El Nino Drought Effects by Gregg Yan, WWF

El Nino Drought Effects by Gregg Yan, WWF

Press Update:

“We are living in a historic moment. We are seeing the start of a global transition towards renewable energy. At the same time, we’re already witnessing irreversible impacts of climate change. The talks and surrounding commitments send a strong signal to everyone – the fossil fuel era is coming to an end. As climate impacts worsen around the world, we need seize on the current momentum and usher in a new era of cooperative action from all countries and all levels of society,” shares Samantha Smith, leader of WWF’s global climate and energy initiative.

After two weeks of negotiations, governments reached an agreement that must urgently be strengthened and complemented with accelerated action in the near-term. While world governments finalized a global agreement last December 12 in Paris that lays the foundation for long-term efforts to fight climate change, more effort is still needed to secure a path that would limit warming to 1.5C. This new agreement should be continuously strengthened and governments will need to go back home and deliver actions at all levels to close the emissions gap, resource the energy transition and protect the most vulnerable.

More than 180 countries presented their national  pledges on climate action. With impassioned speeches from more than 150 heads of state and governments and unprecedented mobilizations around the world that included hundreds of thousands of citizens demanding action on climate change, progress was in the air.

The Paris talks also produced commitments from governments, cities and business that signaled that the world is ready for a clean-energy transition.  The finance for adaptation, loss and damage and scaled up emission reductions should be the first order of work after Paris.

“The Paris agreement is an important milestone. We made progress here, but the job is not done. We must work back home to strengthen the national actions triggered by this agreement. We need to secure faster delivery of new cooperative efforts from governments, cities, businesses and citizens to make deeper emissions cuts, resource the energy transition in developing economies and protect the poor and most vulnerable. Countries must then come back next year with an aim to rapidly implement and strengthen the commitments made here,” explains Tasneem Essop, head of WWF delegation to the UN climate talks

“The climate talks in Paris did more than produce an agreement – this moment has galvanized the global community toward large-scale collaborative action to deal with the climate problem. At the same time that a new climate deal was being agreed, more than 1,000 cities committed to 100 per cent renewable energy, an ambitious plan emerged from Africa to develop renewable energy sources by 2020, and India launched the International Solar Alliance, which includes more than 100 countries to simultaneously address energy access and climate change. These are exactly the kind of cooperative actions we need to quickly develop to complement the Paris agreement,” added Yolanda Kakabadse, president of WWF-International.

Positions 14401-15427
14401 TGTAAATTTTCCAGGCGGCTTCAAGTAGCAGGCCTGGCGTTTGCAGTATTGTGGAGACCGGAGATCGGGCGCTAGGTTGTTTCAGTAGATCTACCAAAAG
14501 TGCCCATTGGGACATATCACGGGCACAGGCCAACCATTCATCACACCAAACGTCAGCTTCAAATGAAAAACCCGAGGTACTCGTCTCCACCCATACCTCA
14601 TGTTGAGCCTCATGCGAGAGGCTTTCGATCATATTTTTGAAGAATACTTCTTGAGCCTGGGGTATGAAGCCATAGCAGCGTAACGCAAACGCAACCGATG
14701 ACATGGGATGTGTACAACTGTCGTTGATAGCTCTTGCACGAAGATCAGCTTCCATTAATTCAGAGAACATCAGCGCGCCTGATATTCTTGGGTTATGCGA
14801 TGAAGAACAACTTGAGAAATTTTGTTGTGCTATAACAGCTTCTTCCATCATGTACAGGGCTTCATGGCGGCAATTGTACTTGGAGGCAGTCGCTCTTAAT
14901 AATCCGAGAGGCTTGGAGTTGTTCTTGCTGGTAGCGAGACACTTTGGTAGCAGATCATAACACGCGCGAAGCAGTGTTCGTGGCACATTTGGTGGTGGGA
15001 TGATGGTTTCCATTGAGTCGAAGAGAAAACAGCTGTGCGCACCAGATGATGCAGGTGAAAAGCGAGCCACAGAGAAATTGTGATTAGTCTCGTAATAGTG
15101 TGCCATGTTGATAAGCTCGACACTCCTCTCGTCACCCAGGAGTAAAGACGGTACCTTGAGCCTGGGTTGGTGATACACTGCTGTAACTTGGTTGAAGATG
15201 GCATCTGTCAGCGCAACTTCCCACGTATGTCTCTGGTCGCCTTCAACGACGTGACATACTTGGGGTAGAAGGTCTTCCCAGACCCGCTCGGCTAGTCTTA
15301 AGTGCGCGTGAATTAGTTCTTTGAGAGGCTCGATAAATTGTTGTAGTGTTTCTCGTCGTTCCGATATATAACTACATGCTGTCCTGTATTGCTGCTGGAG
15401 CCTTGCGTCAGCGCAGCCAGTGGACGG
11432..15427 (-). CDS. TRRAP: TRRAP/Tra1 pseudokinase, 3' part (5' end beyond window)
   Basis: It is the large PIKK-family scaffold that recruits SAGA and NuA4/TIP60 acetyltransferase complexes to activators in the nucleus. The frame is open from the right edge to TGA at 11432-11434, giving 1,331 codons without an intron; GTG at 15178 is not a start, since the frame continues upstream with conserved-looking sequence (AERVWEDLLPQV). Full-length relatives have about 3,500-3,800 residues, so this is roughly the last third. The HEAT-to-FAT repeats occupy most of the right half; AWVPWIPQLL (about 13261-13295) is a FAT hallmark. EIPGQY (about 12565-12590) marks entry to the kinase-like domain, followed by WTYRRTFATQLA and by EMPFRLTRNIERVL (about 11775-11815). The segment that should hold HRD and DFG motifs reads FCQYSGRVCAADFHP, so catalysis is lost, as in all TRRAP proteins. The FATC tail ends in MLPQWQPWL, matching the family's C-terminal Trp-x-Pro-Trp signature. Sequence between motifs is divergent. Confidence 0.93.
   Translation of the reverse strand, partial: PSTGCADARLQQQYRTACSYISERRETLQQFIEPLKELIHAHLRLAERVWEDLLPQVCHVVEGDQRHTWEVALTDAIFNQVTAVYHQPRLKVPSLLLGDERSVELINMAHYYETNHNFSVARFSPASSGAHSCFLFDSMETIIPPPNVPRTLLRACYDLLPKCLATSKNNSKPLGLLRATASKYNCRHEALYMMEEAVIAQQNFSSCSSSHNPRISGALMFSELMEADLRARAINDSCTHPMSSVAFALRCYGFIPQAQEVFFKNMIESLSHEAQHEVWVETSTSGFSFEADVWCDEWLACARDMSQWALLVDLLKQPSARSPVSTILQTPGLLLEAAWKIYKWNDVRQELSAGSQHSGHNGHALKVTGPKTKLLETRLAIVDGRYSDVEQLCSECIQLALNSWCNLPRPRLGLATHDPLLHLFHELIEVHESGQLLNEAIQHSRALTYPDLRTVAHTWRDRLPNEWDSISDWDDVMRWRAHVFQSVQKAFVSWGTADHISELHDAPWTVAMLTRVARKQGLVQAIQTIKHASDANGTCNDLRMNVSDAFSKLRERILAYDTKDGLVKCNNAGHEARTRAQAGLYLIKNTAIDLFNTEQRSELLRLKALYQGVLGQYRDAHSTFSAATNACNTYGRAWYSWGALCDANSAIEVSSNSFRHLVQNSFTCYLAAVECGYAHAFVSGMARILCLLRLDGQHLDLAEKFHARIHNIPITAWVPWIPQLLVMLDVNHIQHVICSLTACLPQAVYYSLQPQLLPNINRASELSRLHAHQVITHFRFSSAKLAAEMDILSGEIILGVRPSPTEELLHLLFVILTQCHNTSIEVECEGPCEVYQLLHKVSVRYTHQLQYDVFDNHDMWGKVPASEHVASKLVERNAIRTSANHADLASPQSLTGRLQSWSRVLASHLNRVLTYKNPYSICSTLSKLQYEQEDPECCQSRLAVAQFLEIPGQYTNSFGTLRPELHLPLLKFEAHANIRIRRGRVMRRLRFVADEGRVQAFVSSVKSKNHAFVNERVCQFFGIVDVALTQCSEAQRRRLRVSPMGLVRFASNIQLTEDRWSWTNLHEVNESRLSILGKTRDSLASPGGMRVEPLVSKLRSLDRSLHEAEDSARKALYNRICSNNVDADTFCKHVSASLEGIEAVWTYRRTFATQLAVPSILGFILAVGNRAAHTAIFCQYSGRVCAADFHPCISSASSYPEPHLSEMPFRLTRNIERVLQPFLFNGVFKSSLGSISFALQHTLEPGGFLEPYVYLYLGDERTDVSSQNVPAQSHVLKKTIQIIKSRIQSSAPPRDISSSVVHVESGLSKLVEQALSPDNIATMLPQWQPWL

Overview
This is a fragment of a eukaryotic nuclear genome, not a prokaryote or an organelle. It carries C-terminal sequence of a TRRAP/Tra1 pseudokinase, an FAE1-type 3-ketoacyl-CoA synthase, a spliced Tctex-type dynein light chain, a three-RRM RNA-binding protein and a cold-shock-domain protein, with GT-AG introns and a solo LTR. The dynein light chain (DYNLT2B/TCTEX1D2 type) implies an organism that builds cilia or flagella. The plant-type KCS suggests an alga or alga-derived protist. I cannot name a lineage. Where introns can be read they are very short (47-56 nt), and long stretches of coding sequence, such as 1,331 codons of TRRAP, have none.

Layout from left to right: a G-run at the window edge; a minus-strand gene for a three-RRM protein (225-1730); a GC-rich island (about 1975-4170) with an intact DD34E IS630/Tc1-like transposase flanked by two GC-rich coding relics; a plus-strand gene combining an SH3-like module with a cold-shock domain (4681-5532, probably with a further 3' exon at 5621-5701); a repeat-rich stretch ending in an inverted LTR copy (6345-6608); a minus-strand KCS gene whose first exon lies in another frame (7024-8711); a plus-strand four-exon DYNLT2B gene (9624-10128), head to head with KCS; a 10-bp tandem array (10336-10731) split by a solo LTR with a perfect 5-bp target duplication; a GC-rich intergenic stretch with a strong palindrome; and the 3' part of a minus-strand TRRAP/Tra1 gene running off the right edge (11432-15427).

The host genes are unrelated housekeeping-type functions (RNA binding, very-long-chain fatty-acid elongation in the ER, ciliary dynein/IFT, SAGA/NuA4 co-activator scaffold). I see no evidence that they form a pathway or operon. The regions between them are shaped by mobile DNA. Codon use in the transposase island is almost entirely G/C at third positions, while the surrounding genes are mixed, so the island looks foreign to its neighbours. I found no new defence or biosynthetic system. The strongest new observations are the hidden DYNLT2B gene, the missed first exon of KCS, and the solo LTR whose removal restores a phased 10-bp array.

The Paris agreement needed to be fair, ambitious and transformational. Results in these key areas for WWF were mixed:

  • Create a plan to close the ambition gap, including finance and other support to accelerate action now and beyond 2020
    • The agreeement includes some of the elements of an ambition mechanism such as 5 year cycles, periodic global stock-takes for emission reduction actions, finance and adaptation, and global moments that create the opportunity for governments to enhance their actions. However, the ambition and urgency of delivering climate action is not strong enough and will essentially be dependent on governments to take fast and increased action, and non-state actors, including cities, the private sector and citizens, to continue ambitious cooperative actions and to press governments to do more.
  • Deliver support to vulnerable countries to limit climate impacts and address unavoidable damage.
    • The inclusion of a Global Goal on Adaptation as well as separate and explicit recognition for Loss and Damage are important achievements in the agreement. This goes a long way in raising the profile and importance of addressing the protection of those vulnerable to climate change. The Agreement, however, does not go far enough in securing the support necessary for the protection of the poor and vulnerable.
  • Establish a clear long-term 2050 goal to move away from fossil fuels and to renewable energy and sustainable land use.
    • By including a long-term temperature goal of well below 2C of warming and a reference to a 1.5C goal, the agreement sends a strong signal that governments are committed to being in line with science. In addition the recognition of the emissions gap and the inclusion of a quantified 2030 gigatonne goal should serve as a basis for the revision of national pledges ahead of 2020.
  • The agreement sets 2018 as a critical global moment for countries to come back to the table and take stock of their current efforts in relation to this global goal and this should result in stronger and enhanced actions on emission reductions, finance and adaptation.
  • The Paris agreement made good progress by recognizing, in a unique article, that all countries must act to halt deforestation and degradation and improve land management. The agreement also included a process that can provide guidance for land sector accounting. Adequate and predictable financial support for reducing emissions from deforestation and forest degradation could have been stronger.
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